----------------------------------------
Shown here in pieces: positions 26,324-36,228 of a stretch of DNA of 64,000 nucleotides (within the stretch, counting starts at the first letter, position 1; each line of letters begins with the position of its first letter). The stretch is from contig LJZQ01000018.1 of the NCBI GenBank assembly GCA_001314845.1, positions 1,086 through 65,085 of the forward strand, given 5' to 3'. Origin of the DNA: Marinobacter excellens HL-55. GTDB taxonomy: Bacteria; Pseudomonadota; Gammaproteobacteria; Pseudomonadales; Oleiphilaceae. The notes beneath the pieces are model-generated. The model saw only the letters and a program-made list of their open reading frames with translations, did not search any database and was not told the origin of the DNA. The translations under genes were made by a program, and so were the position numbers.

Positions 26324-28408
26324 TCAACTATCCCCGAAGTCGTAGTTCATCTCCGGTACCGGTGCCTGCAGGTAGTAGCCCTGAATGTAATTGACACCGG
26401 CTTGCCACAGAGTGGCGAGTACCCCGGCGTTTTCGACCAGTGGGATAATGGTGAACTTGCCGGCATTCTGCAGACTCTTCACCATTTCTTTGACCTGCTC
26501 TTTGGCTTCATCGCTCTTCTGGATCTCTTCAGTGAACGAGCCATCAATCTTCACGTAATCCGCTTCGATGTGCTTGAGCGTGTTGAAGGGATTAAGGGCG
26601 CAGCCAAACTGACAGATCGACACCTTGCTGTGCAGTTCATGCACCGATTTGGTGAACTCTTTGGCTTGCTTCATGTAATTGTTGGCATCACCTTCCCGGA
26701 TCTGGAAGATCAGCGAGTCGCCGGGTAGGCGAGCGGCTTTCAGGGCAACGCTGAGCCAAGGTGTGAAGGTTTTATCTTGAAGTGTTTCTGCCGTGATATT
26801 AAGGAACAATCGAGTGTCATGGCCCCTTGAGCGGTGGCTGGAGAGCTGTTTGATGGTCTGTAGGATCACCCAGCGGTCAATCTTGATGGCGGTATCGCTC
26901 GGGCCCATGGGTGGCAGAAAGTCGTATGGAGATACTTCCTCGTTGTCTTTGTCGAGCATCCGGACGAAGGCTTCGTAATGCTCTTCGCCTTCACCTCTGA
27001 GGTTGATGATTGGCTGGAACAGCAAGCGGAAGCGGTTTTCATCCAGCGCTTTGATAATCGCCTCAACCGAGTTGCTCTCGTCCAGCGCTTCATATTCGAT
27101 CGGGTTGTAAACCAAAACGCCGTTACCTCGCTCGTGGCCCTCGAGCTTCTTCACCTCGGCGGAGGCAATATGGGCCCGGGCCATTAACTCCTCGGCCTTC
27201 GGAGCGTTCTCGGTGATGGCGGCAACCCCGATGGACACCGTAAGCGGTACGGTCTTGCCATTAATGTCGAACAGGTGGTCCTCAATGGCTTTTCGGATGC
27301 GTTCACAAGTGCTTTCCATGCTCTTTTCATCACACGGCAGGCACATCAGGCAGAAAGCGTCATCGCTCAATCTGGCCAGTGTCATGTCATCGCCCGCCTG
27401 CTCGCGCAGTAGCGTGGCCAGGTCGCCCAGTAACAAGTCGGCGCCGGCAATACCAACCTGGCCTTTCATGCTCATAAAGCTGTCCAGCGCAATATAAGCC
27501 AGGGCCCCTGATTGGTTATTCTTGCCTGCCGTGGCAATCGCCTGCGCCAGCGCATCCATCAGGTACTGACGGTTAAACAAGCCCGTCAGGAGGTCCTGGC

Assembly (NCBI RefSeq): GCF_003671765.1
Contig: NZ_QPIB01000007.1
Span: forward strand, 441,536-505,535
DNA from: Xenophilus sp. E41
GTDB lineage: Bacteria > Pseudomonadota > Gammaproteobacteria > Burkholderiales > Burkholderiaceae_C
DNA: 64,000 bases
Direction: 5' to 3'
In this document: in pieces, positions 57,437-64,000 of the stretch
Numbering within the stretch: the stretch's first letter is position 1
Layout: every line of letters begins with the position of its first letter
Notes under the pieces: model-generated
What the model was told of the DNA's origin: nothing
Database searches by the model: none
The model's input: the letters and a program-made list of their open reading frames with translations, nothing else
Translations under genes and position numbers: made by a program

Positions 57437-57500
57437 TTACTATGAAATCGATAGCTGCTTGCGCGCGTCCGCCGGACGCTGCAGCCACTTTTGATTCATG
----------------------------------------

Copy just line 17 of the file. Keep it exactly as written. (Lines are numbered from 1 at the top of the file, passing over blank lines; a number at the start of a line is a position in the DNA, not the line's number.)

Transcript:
Contig: NZ_QPIB01000007.1